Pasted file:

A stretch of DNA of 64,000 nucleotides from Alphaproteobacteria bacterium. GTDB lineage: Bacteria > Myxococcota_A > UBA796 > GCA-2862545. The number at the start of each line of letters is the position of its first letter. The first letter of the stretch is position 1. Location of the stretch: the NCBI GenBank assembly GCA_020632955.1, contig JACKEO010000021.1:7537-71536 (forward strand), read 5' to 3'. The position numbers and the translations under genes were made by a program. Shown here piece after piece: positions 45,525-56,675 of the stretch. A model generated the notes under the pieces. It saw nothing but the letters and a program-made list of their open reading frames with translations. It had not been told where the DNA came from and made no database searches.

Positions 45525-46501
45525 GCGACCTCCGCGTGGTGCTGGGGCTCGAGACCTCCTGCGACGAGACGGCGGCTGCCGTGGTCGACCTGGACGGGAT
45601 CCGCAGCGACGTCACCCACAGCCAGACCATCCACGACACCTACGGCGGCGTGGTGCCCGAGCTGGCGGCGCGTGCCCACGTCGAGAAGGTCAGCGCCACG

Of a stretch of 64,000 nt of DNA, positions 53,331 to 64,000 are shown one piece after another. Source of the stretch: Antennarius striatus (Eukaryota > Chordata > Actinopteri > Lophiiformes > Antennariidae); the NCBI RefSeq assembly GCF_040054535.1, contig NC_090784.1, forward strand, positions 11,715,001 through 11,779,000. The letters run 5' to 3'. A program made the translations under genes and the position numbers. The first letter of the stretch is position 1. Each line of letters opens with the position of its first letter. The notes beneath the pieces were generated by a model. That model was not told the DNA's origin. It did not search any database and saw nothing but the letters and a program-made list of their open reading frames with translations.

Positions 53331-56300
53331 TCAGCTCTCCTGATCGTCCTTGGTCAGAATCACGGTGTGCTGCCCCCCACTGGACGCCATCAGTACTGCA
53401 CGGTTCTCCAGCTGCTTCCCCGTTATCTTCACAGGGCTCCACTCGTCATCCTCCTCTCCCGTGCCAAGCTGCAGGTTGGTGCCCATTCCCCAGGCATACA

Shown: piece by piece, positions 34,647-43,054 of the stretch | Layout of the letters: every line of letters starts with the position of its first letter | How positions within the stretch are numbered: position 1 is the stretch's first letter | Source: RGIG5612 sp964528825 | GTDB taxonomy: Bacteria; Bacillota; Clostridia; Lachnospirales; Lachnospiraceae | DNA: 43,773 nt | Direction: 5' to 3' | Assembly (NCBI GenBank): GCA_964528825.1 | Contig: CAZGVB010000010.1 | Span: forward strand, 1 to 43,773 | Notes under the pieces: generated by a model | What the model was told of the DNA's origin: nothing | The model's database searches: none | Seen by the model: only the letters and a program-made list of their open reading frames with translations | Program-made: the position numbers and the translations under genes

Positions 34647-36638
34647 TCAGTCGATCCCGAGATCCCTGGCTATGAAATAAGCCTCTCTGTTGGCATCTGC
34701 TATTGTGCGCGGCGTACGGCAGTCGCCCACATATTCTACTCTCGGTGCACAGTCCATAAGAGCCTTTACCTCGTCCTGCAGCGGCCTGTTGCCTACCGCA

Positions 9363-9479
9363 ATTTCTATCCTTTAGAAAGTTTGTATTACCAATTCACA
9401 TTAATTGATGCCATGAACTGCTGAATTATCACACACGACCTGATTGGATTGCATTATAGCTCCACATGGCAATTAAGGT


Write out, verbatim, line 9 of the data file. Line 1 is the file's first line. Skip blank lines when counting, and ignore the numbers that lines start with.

Shown: piece by piece, positions 34,647-43,054 of the stretch | Layout of the letters: every line of letters starts with the position of its first letter | How positions within the stretch are numbered: position 1 is the stretch's first letter | Source: RGIG5612 sp964528825 | GTDB taxonomy: Bacteria; Bacillota; Clostridia; Lachnospirales; Lachnospiraceae | DNA: 43,773 nt | Direction: 5' to 3' | Assembly (NCBI GenBank): GCA_964528825.1 | Contig: CAZGVB010000010.1 | Span: forward strand, 1 to 43,773 | Notes under the pieces: generated by a model | What the model was told of the DNA's origin: nothing | The model's database searches: none | Seen by the model: only the letters and a program-made list of their open reading frames with translations | Program-made: the position numbers and the translations under genes